HUACHUCA CITY— COVID and its impacts on school closures was the hot topic at the Tombstone Unified School District Governing Board meeting Wednesday evening.
In his report to board members, district Superintendent Robert Devere talked about “skyrocketing” COVID cases throughout Cochise County and a possibility the district may be facing school closures and remote learning before the district’s winter break.
In his opening comments, Devere told the board that along with rapidly increasing COVID numbers in Cochise County, 15 to 20 staff members are out every day, making it challenging to cover classes.
“The (COVID) numbers have been going up by several hundred active cases in the county every couple of days,” Devere said. “We (TUSD) have a number of kids out, but only a few with actual positive COVID tests.”
However, it’s unclear how many students are getting tested after exposure to the disease, Devere said. In addition, there are populations of asymptomatic carriers that are not getting tested.
Devere said he has been working closely with county and state officials on a regular basis regarding COVID issues and, based on what is being reported, schools are still the safest place for kids.
“That is the county and state’s approach to this,” he said. “The rate of infections in public schools is running about a fourth of community infection rates,” he noted.
Devere said that while TUSD has not had an outbreak as defined by the CDC, that scenario could change any time.
“Every Thursday, the state metrics are updated, and we follow those closely when it comes to making decisions about whether we can keep our campuses open,” he said.
“We are working really, really hard to keep our schools open to the Christmas break.”
The district’s winter break starts Dec. 18, with students returning to school on Jan. 4. Even with so few days left prior to the break, Devere did not sound optimistic about keeping the campuses open until then, given the county’s surging COVID numbers.
“It’s going to be tough,” he said, adding, “I would say we have a better chance of not making it to Christmas break.”
If the district is forced to close its campuses — because of a two-week lag in the state’s data — Devere said there is a significant chance they will not be reopening at the end of the break for in-person learning, at least until the state’s metrics improve.
The following conditions could cause schools to close:
an outbreak in a school;
if the county has all three state benchmarks in the red category, with red as the greatest risk. As of Wednesday’s meeting, Cochise County was sitting right at two red benchmarks and one yellow;
not enough staff to safely supervise the students.
The county’s two red metrics reflect the percentage that have tested positive for COVID and the amount of cases per 100,000 on a countywide basis, Devere said. The data is based on countywide numbers, as the state does not break the metrics out on a district level. The one yellow metric represents the percent of COVID-like illnesses that present at hospital settings, measured on a multi-county basis of Cochise, Graham, Greenlee and Santa Cruz counties.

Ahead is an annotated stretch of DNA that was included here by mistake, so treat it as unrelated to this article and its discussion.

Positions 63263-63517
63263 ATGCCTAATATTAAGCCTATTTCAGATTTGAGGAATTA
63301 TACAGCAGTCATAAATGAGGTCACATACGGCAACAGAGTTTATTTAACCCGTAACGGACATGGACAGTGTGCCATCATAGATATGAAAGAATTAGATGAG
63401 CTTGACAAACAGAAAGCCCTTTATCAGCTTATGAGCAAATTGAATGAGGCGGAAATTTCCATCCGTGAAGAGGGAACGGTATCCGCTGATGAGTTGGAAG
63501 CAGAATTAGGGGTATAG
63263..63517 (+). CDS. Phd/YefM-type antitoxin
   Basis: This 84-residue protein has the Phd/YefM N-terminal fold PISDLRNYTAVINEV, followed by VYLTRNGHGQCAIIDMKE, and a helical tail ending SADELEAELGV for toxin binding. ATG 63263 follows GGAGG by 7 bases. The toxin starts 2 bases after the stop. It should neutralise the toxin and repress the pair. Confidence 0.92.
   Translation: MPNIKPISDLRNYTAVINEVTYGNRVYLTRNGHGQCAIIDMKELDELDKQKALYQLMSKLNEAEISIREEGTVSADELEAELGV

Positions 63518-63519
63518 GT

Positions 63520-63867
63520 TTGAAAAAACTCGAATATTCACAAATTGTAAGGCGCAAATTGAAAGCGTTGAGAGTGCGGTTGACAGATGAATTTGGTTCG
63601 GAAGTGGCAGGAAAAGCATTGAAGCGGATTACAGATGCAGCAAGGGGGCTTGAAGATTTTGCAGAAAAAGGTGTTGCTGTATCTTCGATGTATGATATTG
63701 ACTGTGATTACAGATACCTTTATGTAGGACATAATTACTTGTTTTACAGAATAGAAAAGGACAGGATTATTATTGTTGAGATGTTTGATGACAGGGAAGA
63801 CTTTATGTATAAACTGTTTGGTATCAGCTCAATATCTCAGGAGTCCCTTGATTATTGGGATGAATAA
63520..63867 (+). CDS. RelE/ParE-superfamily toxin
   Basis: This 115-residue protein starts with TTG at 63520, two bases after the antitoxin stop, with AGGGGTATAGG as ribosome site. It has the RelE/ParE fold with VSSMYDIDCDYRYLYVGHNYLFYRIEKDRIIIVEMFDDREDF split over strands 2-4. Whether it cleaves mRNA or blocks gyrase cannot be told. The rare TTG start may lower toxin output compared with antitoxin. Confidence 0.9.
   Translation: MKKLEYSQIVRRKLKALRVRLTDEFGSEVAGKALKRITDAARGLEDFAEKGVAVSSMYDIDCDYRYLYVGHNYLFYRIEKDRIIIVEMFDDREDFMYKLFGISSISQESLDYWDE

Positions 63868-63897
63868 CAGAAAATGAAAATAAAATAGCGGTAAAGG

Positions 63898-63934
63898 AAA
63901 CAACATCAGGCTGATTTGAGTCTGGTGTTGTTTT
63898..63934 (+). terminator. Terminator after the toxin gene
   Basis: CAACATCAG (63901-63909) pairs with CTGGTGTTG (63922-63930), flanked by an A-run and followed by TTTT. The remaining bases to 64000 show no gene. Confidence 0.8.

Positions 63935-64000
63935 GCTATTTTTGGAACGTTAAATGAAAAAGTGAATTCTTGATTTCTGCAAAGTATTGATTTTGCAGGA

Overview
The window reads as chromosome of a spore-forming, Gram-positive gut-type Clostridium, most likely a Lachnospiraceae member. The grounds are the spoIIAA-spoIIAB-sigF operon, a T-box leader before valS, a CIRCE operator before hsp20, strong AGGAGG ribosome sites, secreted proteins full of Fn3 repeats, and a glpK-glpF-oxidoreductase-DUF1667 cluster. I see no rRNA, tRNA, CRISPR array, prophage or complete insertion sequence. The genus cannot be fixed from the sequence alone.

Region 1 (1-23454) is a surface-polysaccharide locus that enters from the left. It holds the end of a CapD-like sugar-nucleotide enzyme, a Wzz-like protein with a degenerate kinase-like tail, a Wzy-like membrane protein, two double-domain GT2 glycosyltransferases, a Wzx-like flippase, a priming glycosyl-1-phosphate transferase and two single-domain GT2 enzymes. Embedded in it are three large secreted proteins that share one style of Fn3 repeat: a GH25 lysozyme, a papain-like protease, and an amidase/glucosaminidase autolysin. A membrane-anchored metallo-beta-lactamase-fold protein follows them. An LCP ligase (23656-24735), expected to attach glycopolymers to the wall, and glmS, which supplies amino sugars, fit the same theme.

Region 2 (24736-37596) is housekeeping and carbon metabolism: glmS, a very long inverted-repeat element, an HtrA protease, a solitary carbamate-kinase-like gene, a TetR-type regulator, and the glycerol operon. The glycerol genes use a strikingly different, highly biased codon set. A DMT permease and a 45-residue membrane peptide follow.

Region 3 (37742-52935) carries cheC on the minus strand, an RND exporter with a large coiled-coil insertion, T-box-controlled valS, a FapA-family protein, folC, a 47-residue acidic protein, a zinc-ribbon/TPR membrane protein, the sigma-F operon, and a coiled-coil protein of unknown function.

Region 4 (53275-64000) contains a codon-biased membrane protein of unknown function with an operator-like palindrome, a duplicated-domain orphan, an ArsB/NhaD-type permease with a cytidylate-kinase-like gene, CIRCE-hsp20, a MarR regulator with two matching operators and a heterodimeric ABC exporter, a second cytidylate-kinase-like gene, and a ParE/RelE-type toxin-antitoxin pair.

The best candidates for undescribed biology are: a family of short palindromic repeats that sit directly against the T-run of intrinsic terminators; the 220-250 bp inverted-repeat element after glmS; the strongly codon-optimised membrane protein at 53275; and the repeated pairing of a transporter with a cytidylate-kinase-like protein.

“With respect to needed staff, we currently have teachers who are teaching from home with an aide supervising the class, we are combining classes and we have assigned three of our district office staff members to the schools to help cover classes,” Devere said.
Despite the fact that COVID numbers in both Tombstone and Huachuca City zip codes are some of the lowest in the county, Devere informed the board the district may need to close and transition to remote learning until the situation improves.
Board member Rick Shelley asked if there is data available that tracks how students who are learning remotely are doing academically, compared to the in-person students.
Devere said the district tracks its remote students and compares those results with other districts.
“The remote students overall are doing lousy,” he said. “The failure rate districtwide among the remote students is about 40 percent. When looking at other districts, we are actually ahead of many of the other districts.”
Devere told the board that at all three of the district’s schools the remote students have the highest failure rate, the hybrid student failure rate is next and the fully in-person students have the lowest failure rate.
“On a national basis this is a hot topic,” added Devere, who also noted that teachers are not to be blamed for increases in failure rates.
“We have told the teachers they will not be evaluated based on that this year,” Devere said.
Not only is there an agreement, or contract, between the teacher and a student, parents are expected to bear some of the responsibility when students are at home studying remotely. If students are not taking remote learning seriously and there is no oversight from parents, Devere said there’s nothing teachers can do to control those situations.
“We provide them access to a top quality education,” he said. “We provide them remediation, we provide them tutoring, we provide them timelines that will work with the remote setting. But we cannot sit on them like we can if they’re goofing off in school. In a remote setting, that falls on the parents,” Devere said.